"While the valve itself is a simple mechanism, the way you make it is a critical aspect," he said.
It was also important that the metals used are correct, the formulations are correct and the way those metals are used are correct.
He went on to explain that valves do not require asbestos in order to function, saying using asbestos or not makes no determination of whether it functions correctly. He added that the material running through the valve would determine whether or not asbestos is needed.
"That valve doesn't care," he said.
He proceeded to demonstrate the components of a valve and how it is used or manipulated on a 1.5 inch brass valve from Crane Co.
"If you had a flanged end and you're bolting that into a piping system, then you have to have a gasket in order to make a proper fit," he explained.
He showed the jury how a gasket would seal the surface of the valve to prevent a metal-to-metal contact, which would leak.
"All they are is sealing devices," Pantaleoni said. "They're just put in there to prevent leakage."
Therefore, the gasket is not actually part of the valve.
Pantaleoni made it clear that while asbestos was not necessary in a gasket, gaskets were necessary in certain types of valves. Without a proper sealant, the valve or a line could explode.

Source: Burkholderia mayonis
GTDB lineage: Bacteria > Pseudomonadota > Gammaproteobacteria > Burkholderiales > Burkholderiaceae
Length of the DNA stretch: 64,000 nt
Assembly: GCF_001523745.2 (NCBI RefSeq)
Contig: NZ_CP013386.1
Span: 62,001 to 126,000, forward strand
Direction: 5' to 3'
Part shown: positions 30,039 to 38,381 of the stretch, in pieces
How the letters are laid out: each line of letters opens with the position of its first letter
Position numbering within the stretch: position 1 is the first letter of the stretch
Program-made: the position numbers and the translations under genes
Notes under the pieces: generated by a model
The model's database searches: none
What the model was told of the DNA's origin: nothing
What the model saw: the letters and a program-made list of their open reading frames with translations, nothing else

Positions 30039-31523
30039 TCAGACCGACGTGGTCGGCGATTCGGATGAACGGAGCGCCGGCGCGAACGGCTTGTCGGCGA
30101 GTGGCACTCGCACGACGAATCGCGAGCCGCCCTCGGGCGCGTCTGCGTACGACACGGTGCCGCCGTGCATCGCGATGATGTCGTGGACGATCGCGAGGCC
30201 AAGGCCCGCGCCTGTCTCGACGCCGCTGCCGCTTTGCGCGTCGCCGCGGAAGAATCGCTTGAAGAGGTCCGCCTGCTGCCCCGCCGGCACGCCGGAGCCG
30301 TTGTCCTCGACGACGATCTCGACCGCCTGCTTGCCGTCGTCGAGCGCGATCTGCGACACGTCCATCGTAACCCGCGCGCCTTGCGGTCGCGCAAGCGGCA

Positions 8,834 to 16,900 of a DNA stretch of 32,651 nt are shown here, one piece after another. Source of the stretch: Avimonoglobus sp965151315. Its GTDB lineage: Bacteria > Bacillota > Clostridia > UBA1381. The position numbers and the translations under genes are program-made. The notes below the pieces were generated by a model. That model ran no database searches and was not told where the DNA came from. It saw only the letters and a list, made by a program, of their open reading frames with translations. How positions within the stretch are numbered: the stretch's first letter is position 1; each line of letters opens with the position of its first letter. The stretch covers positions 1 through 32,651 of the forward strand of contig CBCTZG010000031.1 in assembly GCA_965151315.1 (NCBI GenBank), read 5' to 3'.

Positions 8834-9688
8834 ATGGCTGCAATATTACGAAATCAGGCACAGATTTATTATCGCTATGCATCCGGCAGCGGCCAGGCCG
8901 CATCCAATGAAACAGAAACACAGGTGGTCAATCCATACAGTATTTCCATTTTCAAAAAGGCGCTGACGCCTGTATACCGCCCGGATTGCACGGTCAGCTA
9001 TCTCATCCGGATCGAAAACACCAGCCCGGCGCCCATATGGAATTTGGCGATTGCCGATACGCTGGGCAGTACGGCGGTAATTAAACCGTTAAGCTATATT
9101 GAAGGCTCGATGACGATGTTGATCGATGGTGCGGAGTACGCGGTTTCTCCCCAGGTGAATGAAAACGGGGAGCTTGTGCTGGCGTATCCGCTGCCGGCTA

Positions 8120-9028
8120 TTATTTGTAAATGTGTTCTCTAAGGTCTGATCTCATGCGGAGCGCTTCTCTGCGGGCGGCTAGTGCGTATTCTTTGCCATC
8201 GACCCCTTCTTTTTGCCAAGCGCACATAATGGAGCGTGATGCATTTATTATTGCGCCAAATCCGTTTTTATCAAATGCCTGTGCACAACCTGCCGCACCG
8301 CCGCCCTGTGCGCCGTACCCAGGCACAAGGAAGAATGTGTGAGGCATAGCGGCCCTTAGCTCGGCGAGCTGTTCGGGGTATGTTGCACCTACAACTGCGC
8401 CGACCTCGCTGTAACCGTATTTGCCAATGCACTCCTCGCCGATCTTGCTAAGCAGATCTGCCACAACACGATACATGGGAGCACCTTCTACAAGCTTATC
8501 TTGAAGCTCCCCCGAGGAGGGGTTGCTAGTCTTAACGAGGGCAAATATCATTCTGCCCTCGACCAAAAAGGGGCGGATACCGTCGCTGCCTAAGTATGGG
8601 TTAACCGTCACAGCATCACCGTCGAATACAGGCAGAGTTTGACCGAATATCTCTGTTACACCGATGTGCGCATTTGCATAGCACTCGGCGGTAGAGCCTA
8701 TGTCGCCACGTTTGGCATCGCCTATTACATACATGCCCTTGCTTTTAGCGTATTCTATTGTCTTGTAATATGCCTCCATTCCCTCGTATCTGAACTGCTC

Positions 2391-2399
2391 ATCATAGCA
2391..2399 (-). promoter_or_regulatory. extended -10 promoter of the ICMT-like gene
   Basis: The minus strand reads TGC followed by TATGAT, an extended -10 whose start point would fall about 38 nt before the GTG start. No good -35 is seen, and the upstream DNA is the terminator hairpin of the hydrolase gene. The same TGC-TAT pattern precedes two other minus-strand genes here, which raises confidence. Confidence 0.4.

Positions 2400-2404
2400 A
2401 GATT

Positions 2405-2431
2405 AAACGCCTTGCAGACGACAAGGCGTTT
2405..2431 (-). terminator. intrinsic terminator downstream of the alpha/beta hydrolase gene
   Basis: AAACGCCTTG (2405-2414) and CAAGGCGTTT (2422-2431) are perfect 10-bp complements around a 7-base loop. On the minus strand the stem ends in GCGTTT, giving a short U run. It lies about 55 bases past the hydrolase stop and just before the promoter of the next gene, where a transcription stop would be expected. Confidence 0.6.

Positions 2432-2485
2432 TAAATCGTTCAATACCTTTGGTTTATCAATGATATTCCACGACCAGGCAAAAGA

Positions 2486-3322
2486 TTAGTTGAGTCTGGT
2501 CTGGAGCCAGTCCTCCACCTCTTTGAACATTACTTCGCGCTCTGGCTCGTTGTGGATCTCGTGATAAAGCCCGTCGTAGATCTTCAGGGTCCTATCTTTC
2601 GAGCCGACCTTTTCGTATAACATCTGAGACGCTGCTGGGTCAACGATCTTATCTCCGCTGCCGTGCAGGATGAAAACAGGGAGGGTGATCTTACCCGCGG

Answering a juror's question, he explained that packing isn't necessary in all valves. But for those that do require packing, the material would go in the stem of the valve. Packing is not friable, but if it is dry it could still be dusty, he said.
Regardless of whether or not asbestos was required, Pantaleoni said Crane Co. was following Navy specifications, which dictated exactly what was needed. Drawings identified every part or component part and the materials associated with it.
"Well, the Navy was the most stringent customer that Crane had," he said.
"If that specification said that had to be asbestos, that's what it had to be," he added.
The Navy even provided inspectors located in Crane Co.'s operations to make sure the products met those specifications and often performed random testing on those products.
Because the Navy specifically asked for flange valves, gaskets were required, he said. And those gaskets had to be asbestos to meet military specifications, he said.